Several characters from The List of Seven make appearances in this sequel, if only briefly. Featured largely is the beautiful and enigmatic Eileen Temple, Doyle’s former love interest. She is now part of a traveling theater group with the slightly ominous name the “Penultimate Players,” which is run by the moronic Bendigo Rymer. Her path will cross again with Doyle and Sparks in a rather cataclysmic fashion, though their stories run parallel for most of the novel. There is also a brief appearance by Larry, whose rough edges and uncouth manners seem to have softened and mellowed with the passing years. Larry is the remaining member of the set of twins who worked for Jack Sparks in The List of Seven, and seemed to foreshadow Sherlock Holmes’s own Irregulars. And speaking of the Irregulars—the Baker Street Irregulars (BSI), that is—an apparent very early incarnation of that famous Sherlockian society tries to introduce itself to Arthur Conan Doyle once the author arrives in New York City. For his part, Doyle has very little patience for the group’s fanaticism—and his impatience is only due in part to the ongoing criminal investigation. “…Doyle had never heard of [the Baker Street Irregulars], which according to [Doyle’s tour manager] had sprouted out of Sherlock mania like a wild toadstool” (117). Unfortunately, Doyle’s first encounter with the adoration of Sherlock Holmes’s fans is awkwardly and poorly (if humorously) received. Although Doyle is polite, the early BSI members are left to themselves in the hotel lobby.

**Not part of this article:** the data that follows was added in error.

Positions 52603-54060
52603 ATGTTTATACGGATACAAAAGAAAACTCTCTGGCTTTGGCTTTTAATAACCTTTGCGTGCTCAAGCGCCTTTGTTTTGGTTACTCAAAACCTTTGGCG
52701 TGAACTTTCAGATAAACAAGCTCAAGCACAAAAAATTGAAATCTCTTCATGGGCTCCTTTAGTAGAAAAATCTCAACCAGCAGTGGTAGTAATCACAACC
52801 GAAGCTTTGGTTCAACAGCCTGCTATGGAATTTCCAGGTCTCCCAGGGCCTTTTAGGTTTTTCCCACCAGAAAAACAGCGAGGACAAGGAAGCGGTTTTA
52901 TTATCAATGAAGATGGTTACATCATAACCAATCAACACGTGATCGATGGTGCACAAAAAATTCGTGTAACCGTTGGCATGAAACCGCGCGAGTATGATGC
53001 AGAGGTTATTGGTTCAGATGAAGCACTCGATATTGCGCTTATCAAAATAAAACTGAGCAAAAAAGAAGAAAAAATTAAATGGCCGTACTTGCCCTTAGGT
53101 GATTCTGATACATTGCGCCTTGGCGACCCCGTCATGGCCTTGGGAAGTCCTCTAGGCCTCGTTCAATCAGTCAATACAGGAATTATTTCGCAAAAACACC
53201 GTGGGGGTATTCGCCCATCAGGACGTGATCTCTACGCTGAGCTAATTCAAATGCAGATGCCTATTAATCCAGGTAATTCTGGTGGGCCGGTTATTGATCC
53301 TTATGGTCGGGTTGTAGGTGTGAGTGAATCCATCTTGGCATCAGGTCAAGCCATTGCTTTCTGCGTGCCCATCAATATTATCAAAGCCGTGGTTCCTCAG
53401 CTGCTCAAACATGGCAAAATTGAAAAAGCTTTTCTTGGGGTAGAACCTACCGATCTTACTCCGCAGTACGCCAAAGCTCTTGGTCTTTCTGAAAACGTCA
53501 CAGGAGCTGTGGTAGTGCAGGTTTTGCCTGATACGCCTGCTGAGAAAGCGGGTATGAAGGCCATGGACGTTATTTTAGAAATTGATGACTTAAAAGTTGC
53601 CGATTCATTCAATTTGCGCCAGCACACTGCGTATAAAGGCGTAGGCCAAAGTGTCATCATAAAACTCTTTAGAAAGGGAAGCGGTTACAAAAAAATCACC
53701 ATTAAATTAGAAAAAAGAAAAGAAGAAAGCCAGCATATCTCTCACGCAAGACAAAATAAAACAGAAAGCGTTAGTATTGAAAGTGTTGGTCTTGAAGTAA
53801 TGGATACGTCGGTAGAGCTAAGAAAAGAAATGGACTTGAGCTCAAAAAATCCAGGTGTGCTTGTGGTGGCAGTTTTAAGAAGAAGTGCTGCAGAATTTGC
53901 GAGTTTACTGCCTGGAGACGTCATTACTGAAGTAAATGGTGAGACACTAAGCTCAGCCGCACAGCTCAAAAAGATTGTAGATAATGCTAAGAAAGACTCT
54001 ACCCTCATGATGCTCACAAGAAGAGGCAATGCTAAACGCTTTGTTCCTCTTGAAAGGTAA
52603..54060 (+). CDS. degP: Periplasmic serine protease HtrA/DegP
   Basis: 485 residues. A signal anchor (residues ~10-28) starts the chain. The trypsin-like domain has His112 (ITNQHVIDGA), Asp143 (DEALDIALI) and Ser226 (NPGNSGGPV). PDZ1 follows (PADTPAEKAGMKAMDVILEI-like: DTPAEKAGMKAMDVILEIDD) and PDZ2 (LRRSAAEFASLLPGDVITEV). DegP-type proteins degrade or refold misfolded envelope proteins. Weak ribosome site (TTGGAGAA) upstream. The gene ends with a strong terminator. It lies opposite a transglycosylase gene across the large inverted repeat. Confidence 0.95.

With The Six Messiahs, Mark Frost presents his readers with another remarkable and unique Doyle-as-Sherlock-Holmes pastiche. His novel features characters that are brightly original in their own right, and yet faintly familiar echoes of the ones we already know and love. The reader knows that Doyle will ultimately return to writing stories featuring the character-who-was-Jack-Sparks, but Frost’s novel keeps the reader turning the pages—guessing and hoping all the while—and waiting to discover how and in what form Jack Sparks will eventually return (in every sense of the word)—not just the why and where of it.
oOoMore information about The Six Messiahs, and other works by Mark Frost is available on the author’s website. You can also follow him on Twitter.